The Fiction Class, Paperback

The Fiction Class Paperback

2 out of 5 (3 ratings)


THE FICTION CLASS is a darker, funnier, franker version of THE JANE AUSTEN BOOK CLUB.

Despite being named after a Georgette Heyer heroine, would-be novelist Arabella's life is not what it might be.

Thirty-six, twice engaged but still single, none of the New Yorkers on her Creative Writing course show any signs of novel-writing promise but then, to be frank, neither does she.

However, hope, and love, may be closer than she had realised and, who knows, maybe even inspiration ...




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Showing 1 - 3 of 3 reviews.

Review by

I needed something to read on the train, and this was literally the only thing I could find in Smiths on Marylebone Station that looked bearable. As it was, it was only just. The concept of the writing class was interesting, and the author gets bonus points for admiration of Georgette Heyer but, to be unkind, it reads rather like a writing exercise itself: the characters are shallow, and the plot is nothing new.

Review by

A mildly entertaining story of a creative writer's troubled relationships with her class and her dying mother. Something to read on a idle Sunday afternoon, but not a book to treasure.

Review by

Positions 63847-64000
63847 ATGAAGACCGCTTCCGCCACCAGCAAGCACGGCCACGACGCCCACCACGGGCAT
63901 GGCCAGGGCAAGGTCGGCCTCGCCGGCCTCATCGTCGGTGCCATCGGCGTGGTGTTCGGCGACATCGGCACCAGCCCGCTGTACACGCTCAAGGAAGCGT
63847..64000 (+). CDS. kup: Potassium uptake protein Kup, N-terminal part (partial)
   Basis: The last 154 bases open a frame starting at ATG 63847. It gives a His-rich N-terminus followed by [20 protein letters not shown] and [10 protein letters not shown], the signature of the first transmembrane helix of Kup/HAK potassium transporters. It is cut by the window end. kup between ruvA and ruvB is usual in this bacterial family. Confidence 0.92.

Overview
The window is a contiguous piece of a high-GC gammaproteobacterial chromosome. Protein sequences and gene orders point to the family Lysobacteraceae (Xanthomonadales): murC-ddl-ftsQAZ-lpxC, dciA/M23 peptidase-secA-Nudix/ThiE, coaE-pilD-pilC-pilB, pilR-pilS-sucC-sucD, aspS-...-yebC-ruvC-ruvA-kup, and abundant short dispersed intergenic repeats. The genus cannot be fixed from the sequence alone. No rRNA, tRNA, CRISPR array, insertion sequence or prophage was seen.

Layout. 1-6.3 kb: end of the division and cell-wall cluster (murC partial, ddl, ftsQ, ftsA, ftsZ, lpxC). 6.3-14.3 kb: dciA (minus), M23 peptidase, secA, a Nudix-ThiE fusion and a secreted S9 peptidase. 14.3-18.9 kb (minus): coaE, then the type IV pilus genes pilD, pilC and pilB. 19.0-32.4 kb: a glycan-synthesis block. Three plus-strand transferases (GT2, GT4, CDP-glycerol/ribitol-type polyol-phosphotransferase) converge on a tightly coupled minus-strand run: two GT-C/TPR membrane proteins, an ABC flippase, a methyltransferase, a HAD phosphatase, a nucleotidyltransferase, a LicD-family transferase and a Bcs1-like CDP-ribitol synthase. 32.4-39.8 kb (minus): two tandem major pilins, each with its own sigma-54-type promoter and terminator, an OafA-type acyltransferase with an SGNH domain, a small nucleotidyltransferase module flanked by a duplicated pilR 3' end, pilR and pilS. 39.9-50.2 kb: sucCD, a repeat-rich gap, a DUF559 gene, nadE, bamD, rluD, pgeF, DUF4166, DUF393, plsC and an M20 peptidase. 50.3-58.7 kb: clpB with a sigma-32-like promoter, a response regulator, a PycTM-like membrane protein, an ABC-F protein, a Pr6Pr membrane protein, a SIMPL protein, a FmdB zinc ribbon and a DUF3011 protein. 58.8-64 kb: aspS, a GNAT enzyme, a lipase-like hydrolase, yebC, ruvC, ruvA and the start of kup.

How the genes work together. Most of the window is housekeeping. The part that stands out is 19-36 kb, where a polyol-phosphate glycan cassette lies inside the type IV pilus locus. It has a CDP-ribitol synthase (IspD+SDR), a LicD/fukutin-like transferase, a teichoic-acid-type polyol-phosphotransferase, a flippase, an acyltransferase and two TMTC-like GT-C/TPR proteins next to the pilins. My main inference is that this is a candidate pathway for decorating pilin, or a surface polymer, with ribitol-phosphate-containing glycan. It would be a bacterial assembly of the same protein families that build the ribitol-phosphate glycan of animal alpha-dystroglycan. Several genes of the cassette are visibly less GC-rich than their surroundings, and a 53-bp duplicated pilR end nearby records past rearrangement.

The most interesting parts of this book were the lessons the main character, Arabella, gave to her class on fiction writing. Having said that, give me Anne Lamott's "Bird by Bird" or Stephen King's "On Writing" any day of the week if I want to learn more about the craft of writing. Of all the characters in the book, the only ones I really liked were Arabella and her mother. Likewise, the story of the two of them working out their relationship as she approaches death in a nursing home was engaging. I didn't care about any of of the other characters (the students in her fiction class), nor did their attitudes, backgrounds and reasons for coming together in this fiction class ring true. None of the characters were well drawn enough to pull me in and want to know more about them. They were there to create bulk for the book and to make it seem as if there were more to the story than there really was. Ditto on the "love interest." I was never given a reason to believe that these two people would come together, nor did I see any reason why they would stay together. The whole romance seemed contrived, as if the author felt a book solely about a daughter and her dying mother wouldn't sell well. The book was entertaining enough as a quick read, but it's not a keeper.